The living ghost town of Chloride is the oldest continuously inhabited former mining camp in Arizona. A little known tourist attraction, Chloride dates back to the 1860's, when Arizona was still Arizona Territory. Nestled in a pocket of the Cerbat [sir-bat] Mountain Range, the town is at an elevation of 4,000'. The name Chloride came from the silver chloride found in the hills among others minerals in the area. Today, silver chloride is used in photographic emulsions and antiseptic silver solutions.
Chloride prides itself on the preservation of buildings like the Jim Fritz Museum, the old jail, the historic post office, and the old train station. Much of the upkeep is provided by the Chloride Historical Society. Chloride’s Volunteer Fire Department, the oldest in Arizona, proudly displays its 1939 Ford Fire Engine to visitors.
The Cyanide Springs GHOST TOWN was constructed in 1997; a ramshackle replica of an Old West town in the middle of Chloride across from the Chloride Community Park and Shep's Miner's Inn and YESTERDAYS restaurant. The Ghost Town was built using only hand tools, either for authenticity or because they were drinking, depending on who tells the story. They peeled aged lumber from nearby mines and slapped together the rustic town within a town.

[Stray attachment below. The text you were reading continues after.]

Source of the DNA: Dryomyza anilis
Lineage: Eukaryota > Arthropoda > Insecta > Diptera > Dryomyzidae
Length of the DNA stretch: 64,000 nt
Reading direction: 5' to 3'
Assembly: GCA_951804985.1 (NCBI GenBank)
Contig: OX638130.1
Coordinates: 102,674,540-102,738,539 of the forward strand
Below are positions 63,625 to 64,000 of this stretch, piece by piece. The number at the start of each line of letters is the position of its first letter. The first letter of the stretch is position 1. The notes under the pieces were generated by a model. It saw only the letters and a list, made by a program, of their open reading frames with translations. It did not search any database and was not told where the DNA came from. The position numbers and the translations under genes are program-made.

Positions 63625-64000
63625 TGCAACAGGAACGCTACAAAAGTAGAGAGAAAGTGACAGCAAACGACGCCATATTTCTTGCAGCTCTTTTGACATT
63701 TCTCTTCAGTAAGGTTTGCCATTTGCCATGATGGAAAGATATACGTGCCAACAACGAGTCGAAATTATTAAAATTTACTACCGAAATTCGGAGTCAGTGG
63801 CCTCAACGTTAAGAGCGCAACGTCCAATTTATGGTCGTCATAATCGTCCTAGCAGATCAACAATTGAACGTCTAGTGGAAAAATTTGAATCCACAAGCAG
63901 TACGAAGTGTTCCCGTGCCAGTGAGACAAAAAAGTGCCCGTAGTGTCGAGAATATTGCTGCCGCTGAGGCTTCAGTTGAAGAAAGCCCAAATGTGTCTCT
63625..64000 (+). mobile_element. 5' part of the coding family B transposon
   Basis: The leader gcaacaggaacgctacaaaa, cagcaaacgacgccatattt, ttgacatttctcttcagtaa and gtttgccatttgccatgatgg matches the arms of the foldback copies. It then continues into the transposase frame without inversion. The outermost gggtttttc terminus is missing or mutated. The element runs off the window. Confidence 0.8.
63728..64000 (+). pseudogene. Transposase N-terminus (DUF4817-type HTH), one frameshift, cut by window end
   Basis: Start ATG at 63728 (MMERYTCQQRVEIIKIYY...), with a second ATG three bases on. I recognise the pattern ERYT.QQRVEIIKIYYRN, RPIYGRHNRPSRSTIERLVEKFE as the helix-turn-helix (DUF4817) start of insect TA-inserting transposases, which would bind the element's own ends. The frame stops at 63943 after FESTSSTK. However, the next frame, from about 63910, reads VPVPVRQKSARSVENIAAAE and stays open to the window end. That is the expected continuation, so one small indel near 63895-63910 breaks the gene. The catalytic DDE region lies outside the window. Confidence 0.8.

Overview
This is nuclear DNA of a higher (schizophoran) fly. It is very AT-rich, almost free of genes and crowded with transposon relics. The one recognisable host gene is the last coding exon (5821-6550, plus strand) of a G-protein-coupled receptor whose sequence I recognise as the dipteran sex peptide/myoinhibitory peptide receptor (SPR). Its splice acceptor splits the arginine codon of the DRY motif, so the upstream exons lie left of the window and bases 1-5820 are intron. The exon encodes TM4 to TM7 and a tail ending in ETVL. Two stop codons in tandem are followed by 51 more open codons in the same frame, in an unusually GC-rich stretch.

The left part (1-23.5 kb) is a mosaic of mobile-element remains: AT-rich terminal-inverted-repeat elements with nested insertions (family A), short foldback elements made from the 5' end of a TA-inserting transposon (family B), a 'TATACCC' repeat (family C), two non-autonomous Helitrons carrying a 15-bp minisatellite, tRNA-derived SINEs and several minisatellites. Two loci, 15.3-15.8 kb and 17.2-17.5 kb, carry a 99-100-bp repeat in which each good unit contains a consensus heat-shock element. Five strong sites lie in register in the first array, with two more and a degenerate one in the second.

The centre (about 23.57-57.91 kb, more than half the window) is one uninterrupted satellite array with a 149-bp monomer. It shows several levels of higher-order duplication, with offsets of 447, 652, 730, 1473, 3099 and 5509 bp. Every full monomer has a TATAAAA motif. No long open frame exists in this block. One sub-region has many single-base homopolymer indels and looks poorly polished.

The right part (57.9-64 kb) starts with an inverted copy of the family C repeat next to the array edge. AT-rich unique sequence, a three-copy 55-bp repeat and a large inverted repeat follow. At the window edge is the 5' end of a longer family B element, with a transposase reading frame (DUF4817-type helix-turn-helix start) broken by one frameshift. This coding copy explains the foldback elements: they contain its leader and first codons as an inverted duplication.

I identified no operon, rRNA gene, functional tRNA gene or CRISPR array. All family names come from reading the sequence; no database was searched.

"The Journey" a 2000 square foot set of murals on boulders about a mile and a half up and outside of town . The colors famed artist Roy Purcell used to paint his murals are remarkably vivid and have withstood harsh desert weather for nearly four decades with a couple of touch-ups. Petroglyphs - stone carvings and etchings from earlier Indian artists can also be seen in the immediate area.
The CHLORIDE'S HAUNTED HISTORY Tour spotlights and reveals Chloride's lesser known history (along with a few accounts of the supernatural) but here's some concise and common info, provided to the current motel and restaurant through the custom created 2018 menu:
Shep's Miners Inn is an old and historic motel. Built in the mid 1800's it was originally a stage coach repair and rest stop. Later, the Inn became living quarters for miners and their families.
This historic adobe inn is constructed with sand and mud from the local dry stream beds and the walls are 12 inch solid block. In the late 1800's this inn was initially built for the passengers on the Butterfield Stage Coach Line to rest their weary bodies after the grueling journey through the desert. As the stage coaches gave way to the railroad, the rooms were converted to lodging for the miners and their families in Chloride.
Over the following decades, the Miners Inn underwent many changes and uses. In 2002, it was taken back to the original use, a modern day hotel. The theme and feel is definitely rustic with simple decor with each room being different but all resembling days of old - without air conditioning.
Directions to the CHLORIDE Tour Company from the Las Vegas Strip:
Get on I-515 S / US-93 S /US-95 S
Follow US-93 S/US-95 S to Co Hwy 125 in Mohave County
Follow Co Hwy 125 to Chloride (becomes Tenneessee)
Turn right on 2nd Street
Turn left on PayRoll Avenue and the historic and haunted CHLORIDE Tour Company and Friends of History office building is the first on the left past the Chloride Community Park and before the Chloride Baptist Church
Jack Nicholson's debut film THE REBEL ROUSERS (1970), had a scene filmed in room #10 of the local motel, and UNIVERSAL SOLDIER (1992) with Jean-Claude Van Damme was filmed in Chloride, AZ.